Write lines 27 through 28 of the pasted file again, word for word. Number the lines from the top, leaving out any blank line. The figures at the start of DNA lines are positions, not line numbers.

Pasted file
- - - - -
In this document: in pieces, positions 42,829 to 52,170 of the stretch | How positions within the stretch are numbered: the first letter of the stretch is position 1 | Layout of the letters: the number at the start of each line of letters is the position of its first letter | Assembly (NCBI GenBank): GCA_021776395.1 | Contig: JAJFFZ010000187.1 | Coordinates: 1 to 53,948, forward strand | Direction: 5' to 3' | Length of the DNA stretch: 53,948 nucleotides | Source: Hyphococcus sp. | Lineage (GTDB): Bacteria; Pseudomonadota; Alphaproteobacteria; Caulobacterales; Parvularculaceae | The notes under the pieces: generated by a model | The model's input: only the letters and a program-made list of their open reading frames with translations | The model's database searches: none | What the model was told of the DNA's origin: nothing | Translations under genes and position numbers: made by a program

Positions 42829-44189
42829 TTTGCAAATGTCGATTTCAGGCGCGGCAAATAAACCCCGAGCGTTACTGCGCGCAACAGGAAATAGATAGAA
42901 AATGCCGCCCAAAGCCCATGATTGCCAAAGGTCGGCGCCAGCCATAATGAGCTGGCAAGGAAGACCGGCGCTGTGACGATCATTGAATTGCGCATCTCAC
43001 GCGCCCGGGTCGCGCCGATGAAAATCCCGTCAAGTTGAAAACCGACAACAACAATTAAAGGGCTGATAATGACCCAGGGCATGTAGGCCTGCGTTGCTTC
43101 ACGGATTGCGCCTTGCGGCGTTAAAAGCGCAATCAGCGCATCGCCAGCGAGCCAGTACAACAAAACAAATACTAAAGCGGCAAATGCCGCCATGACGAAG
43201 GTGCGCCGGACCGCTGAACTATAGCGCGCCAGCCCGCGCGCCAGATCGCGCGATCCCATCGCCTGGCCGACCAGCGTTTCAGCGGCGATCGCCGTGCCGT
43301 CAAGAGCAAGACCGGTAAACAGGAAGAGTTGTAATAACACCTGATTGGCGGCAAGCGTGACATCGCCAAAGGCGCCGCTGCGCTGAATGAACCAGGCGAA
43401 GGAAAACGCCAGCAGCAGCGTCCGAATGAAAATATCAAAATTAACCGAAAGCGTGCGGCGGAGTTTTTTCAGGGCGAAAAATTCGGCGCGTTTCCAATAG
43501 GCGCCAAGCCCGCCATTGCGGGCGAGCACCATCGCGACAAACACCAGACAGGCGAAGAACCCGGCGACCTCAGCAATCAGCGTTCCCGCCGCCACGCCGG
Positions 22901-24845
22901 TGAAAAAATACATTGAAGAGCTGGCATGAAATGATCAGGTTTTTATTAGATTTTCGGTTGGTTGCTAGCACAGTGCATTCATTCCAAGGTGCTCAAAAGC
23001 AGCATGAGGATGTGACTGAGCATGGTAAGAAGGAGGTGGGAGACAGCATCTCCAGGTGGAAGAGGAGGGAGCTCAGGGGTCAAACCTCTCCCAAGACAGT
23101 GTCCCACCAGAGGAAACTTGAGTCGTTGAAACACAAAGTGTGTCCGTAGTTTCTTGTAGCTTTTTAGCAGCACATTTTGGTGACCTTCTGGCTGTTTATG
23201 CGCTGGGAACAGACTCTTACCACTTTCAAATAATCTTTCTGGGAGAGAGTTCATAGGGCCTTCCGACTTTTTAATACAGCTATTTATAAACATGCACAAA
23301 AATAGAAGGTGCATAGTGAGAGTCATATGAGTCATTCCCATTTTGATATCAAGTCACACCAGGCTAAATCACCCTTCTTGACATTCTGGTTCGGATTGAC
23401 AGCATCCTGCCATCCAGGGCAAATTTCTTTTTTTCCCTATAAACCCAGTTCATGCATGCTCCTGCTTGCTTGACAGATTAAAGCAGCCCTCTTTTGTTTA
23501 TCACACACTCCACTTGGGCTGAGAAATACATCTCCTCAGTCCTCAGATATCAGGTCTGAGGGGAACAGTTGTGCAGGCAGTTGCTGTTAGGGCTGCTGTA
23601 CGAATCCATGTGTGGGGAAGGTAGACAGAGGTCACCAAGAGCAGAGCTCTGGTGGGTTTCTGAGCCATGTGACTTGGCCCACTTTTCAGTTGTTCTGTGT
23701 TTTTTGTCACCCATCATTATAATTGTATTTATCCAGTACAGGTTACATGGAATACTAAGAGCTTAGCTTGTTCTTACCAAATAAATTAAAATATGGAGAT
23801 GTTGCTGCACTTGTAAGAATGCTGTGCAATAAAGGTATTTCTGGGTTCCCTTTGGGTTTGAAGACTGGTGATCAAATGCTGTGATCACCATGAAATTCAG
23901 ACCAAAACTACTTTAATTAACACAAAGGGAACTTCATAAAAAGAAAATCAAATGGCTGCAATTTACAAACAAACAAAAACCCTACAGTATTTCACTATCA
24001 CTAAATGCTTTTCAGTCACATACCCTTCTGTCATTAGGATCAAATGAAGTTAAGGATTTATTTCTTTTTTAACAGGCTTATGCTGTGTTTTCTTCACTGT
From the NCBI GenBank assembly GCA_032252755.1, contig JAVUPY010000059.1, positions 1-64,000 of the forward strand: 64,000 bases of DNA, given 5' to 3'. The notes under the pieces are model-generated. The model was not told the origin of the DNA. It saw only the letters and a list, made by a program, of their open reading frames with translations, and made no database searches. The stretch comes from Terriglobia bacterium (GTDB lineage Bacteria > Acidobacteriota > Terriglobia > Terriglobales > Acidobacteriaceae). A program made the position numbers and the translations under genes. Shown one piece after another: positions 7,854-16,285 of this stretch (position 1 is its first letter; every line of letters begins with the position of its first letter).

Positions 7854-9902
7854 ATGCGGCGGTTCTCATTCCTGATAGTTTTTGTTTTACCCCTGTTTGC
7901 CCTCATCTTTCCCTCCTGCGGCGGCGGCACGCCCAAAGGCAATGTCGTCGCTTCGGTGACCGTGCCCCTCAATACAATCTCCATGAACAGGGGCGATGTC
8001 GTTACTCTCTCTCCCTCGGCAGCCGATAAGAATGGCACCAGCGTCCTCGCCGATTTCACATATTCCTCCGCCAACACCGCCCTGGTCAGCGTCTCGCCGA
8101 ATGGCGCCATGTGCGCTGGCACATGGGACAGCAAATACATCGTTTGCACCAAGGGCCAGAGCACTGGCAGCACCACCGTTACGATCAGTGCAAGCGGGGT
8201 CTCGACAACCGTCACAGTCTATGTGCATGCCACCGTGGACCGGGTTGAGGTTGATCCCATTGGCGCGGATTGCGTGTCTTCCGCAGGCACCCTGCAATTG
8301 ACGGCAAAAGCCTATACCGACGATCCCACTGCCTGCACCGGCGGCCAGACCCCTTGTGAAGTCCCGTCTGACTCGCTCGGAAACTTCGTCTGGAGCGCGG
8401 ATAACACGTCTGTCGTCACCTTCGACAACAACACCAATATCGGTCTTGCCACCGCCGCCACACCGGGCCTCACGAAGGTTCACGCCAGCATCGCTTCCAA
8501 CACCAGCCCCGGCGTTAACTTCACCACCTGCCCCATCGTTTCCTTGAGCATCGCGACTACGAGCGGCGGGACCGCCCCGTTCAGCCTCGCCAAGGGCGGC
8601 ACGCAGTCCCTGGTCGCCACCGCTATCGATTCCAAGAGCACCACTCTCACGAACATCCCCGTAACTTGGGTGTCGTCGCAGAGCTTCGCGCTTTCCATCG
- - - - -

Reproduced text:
7901 CCTCATCTTTCCCTCCTGCGGCGGCGGCACGCCCAAAGGCAATGTCGTCGCTTCGGTGACCGTGCCCCTCAATACAATCTCCATGAACAGGGGCGATGTC
8001 GTTACTCTCTCTCCCTCGGCAGCCGATAAGAATGGCACCAGCGTCCTCGCCGATTTCACATATTCCTCCGCCAACACCGCCCTGGTCAGCGTCTCGCCGA